What does God ask of you?

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Photo: Wikimedia Commons
PARASHAT SHEMINI (EIGHTH)
VAYIKRA (LEVITICUS) 9:1–11:47
HAFTARAH: 2 SAMUEL 6:1–7:17

In our Parasha portion we read of the incredible account that took place when Aaron offered the sacrifice before the Lord:

Then Aaron lifted up his hands toward the people and blessed them, and he stepped down after making the sin offering, the burnt offering, and the peace offerings. And Moses and Aaron went into the tent of meeting. When they came out and blessed the people, the glory of the Lord appeared to all the people. Then fire went out from the LORD and consumed the burnt offering and the portions of fat on the altar; and when all the people saw it, they shouted and fell face downward.
Leviticus 9:22–24

I can only imagine the magnificence of that moment when the glory of the LORD appeared, and the fire went out from the Lord. I love the fact that when it happened, the people reacted with songs of praise and shouts of joy, and because they could not comprehend the holiness of the LORD, they fell on their faces.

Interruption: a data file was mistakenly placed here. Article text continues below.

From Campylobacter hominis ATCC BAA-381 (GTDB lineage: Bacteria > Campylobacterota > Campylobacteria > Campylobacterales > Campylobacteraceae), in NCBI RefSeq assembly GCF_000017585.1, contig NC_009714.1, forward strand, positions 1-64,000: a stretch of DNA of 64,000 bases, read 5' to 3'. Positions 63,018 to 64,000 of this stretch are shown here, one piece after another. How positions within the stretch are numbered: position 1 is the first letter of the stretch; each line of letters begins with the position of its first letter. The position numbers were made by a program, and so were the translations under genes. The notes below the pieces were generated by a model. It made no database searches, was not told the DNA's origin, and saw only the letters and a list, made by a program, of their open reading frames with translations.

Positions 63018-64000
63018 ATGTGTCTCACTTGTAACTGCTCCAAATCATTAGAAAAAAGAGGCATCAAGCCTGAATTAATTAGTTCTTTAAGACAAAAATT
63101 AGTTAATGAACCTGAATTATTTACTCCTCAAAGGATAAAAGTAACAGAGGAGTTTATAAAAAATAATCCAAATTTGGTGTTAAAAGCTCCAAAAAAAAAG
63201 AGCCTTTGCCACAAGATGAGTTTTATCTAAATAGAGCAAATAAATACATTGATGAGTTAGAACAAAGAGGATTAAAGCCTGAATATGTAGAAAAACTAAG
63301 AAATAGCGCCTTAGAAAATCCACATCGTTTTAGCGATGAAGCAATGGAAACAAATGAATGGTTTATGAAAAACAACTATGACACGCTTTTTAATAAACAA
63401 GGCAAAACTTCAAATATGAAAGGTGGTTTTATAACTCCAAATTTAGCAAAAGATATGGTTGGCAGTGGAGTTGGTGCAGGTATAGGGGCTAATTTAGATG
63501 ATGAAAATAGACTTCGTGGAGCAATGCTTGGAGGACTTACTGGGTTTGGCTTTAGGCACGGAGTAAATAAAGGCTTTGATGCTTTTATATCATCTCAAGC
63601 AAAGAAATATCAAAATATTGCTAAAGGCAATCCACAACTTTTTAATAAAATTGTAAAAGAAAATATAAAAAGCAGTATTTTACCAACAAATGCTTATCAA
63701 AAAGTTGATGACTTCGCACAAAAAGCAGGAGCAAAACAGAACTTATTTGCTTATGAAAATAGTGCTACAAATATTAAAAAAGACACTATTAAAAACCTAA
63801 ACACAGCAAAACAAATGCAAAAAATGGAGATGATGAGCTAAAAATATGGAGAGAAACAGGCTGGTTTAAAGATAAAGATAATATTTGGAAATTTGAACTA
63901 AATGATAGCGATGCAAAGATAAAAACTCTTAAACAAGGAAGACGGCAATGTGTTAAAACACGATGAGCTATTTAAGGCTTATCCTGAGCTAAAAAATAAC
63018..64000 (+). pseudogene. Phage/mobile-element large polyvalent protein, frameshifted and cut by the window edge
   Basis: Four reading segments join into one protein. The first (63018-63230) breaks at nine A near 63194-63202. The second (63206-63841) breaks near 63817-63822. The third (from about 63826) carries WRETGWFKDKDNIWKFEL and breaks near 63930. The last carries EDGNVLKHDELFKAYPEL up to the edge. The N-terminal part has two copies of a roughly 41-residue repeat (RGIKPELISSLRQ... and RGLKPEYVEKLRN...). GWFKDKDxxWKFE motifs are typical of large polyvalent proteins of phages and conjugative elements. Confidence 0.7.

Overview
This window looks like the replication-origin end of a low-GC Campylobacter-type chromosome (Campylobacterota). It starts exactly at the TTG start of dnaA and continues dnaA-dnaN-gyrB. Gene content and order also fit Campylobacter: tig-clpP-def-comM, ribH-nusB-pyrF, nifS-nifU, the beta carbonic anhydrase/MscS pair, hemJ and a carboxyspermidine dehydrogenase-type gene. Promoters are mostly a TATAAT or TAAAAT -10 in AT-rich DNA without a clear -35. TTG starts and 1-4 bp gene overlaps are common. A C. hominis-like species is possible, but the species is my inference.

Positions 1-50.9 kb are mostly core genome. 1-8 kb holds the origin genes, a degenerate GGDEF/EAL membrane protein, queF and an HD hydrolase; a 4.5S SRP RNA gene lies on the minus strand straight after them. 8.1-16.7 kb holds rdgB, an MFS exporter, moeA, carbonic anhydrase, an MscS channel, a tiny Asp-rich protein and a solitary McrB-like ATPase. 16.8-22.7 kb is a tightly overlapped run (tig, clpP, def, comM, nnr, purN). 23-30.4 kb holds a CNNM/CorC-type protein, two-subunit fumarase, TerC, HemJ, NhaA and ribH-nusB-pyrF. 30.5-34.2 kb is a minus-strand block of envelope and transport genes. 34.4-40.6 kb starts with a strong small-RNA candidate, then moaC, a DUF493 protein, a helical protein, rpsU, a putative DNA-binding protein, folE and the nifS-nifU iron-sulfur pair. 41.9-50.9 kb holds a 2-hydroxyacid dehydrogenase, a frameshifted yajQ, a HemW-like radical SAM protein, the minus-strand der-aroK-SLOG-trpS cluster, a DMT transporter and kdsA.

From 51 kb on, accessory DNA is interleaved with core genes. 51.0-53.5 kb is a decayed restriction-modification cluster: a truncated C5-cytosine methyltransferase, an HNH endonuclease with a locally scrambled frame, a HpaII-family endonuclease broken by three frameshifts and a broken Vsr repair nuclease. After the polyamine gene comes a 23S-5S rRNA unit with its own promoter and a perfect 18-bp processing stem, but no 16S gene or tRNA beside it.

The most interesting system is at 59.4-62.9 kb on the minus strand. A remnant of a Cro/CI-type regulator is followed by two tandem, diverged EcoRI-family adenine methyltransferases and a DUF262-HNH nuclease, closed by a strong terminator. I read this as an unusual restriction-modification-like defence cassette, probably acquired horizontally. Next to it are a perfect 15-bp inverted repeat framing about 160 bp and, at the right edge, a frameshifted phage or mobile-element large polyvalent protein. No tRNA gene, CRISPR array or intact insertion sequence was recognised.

Sadly, what follows this amazing account is a very tragic story:

Now Nadab and Abihu, the sons of Aaron, took their respective firepans, and after putting fire in them, placed incense on the fire and offered strange fire before the LORD, which He had not commanded them. And fire came out from the presence of the LORD and consumed them, and they died before the LORD.
Leviticus 10:1–2

While the Scriptures are unclear about why they did what they did, I personally believe that we cannot judge the motives of Nadab and Abihu. Perhaps they desired to do more for God than what He required, or to demonstrate their faith to God. Or perhaps they were rebellious in their hearts and wanted to show they could offer fire to God in their way. Another possibility is that they may have been drunk from wine or strong alcohol since in Leviticus 10:9 we find the instruction, “Do not drink wine or strong drink, neither you nor your sons with you, when you come into the tent of meeting, so that you do not die—it is a permanent statute throughout your generations”. Regardless of the motive, the fact is they did something that God did not require, and did not follow His exact instructions — and they paid a very heavy price for it.

While the Scriptures do not specifically indicate this, I personally believe that after Nadav and Abihu witnessed the powerful account that took place, they tried to recreate it on their own. As I wrote in a previous blog, God will not share His glory with anyone! We have to remember that it is all about Him and for Him, and that those whom He calls to serve Him ought to be thankful for the amazing privilege of partake in His plan and not take matters in our own hands. We find this explained in Leviticus 10:3:

Then Moses said to Aaron, “It is what the LORD spoke, saying, ‘By those who come near Me I will be treated as holy, and before all the people I will be honored.’” So Aaron, therefore, kept silent.